Elusive ‘D.C. Chicken’ Rescued by PETA

For Immediate Release:
May 14, 2019

Contact:
Audrey Shircliff 757-622-7382

Washington – Perhaps your readers would be interested in an update regarding the saga of the “D.C. chicken,” who’s been sighted multiple times near DuPont Circle and crossing the road (busy 16th Street) near PETA’s office in the past month.

Since spotting her in the area, PETA staffers have been visiting Henrietta, as they named her, near her nesting tree each morning with bags of chicken feed—and just today, they flew into motion and managed to catch her while she was fast asleep in her nest, possibly after a hard night of dealing with wind and rain. Now, we’re happy to report that Henrietta has been whisked to a safe haven at the Poplar Spring Animal Sanctuary in Maryland, where she’ll have friends, space to roam, and all the chicken feed that her heart desires.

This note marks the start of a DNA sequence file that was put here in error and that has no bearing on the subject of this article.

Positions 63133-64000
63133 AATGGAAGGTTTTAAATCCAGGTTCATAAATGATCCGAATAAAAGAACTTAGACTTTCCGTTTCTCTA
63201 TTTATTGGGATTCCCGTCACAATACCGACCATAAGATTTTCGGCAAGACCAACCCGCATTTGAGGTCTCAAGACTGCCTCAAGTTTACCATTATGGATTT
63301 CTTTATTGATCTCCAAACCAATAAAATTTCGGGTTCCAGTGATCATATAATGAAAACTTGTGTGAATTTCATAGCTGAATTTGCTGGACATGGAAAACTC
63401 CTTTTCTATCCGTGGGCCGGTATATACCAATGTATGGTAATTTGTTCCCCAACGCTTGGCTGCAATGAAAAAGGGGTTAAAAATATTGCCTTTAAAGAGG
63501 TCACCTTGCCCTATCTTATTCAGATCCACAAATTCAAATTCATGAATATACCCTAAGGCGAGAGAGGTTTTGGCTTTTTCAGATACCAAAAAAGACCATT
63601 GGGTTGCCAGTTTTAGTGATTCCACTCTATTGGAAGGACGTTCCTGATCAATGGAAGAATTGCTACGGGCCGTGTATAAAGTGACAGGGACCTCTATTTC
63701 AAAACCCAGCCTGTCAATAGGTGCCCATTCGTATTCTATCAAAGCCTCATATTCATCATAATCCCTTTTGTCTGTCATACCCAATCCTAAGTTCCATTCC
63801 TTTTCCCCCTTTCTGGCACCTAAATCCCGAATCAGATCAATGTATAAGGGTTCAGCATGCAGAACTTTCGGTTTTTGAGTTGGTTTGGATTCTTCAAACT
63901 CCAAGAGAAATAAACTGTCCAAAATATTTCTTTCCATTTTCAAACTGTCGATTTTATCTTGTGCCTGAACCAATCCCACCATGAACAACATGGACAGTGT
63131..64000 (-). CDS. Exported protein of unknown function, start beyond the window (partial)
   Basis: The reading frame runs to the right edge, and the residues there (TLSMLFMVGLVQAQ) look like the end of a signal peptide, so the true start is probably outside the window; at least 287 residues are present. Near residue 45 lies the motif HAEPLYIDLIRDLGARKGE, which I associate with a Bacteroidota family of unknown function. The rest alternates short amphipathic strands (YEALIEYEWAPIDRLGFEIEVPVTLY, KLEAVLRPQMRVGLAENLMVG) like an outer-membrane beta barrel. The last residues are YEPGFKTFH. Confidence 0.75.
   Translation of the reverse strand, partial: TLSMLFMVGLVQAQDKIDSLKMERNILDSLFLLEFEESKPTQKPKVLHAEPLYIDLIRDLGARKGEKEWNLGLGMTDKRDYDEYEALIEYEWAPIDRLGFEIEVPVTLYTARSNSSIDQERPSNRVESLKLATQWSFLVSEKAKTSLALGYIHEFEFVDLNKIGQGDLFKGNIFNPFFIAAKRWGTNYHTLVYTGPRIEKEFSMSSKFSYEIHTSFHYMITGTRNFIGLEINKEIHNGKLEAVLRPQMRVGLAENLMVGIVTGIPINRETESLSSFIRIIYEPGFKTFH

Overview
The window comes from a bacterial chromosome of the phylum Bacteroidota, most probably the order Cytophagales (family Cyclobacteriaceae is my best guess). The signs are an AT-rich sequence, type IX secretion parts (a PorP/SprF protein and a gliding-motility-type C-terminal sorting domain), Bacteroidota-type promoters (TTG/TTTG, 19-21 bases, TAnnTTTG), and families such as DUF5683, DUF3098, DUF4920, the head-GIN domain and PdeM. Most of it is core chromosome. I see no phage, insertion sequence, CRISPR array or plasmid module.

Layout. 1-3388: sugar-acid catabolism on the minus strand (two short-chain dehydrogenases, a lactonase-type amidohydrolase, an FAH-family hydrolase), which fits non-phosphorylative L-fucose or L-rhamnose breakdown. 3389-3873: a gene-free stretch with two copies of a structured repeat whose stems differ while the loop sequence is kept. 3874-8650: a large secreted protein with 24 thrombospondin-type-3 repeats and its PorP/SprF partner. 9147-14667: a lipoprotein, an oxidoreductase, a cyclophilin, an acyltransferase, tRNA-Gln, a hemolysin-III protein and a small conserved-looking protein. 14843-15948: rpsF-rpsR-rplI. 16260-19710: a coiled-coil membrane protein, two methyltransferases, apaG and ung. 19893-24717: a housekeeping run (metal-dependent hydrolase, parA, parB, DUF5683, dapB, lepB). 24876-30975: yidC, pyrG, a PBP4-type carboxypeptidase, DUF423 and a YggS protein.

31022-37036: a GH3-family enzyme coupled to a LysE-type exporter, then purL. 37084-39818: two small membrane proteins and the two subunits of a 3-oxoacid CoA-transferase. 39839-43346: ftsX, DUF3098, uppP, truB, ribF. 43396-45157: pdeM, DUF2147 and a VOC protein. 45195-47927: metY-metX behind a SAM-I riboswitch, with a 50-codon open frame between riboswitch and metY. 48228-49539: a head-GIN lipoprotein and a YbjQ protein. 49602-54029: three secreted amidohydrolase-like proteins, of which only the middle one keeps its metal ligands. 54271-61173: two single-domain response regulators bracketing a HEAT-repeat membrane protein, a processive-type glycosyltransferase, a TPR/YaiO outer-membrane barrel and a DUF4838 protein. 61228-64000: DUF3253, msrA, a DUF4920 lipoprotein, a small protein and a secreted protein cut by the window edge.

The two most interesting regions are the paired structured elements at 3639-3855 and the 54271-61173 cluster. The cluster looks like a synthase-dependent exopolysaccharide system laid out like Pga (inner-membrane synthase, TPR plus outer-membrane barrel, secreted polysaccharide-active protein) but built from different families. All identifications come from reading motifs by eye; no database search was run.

“Chickens don’t belong in the city, so PETA is thrilled to have been able to give this little lost hen a safe and happy next chapter of life,” says PETA Vice President Colleen O’Brien. “We encourage everyone who’s moved by this story to spare a thought for other chickens, who are as capable and inquisitive as Henrietta, and leave them off their plates.”

PETA—whose motto reads, in part, that “animals are not ours to abuse in any way”—opposes speciesism, which is a human-supremacist worldview. More information about our work for animals is available here.

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 Ingrid E. Newkirk

“Almost all of us grew up eating meat, wearing leather, and going to circuses and zoos. We never considered the impact of these actions on the animals involved. For whatever reason, you are now asking the question: Why should animals have rights?” READ MORE

— Ingrid E. Newkirk, PETA President and co-author of Animalkind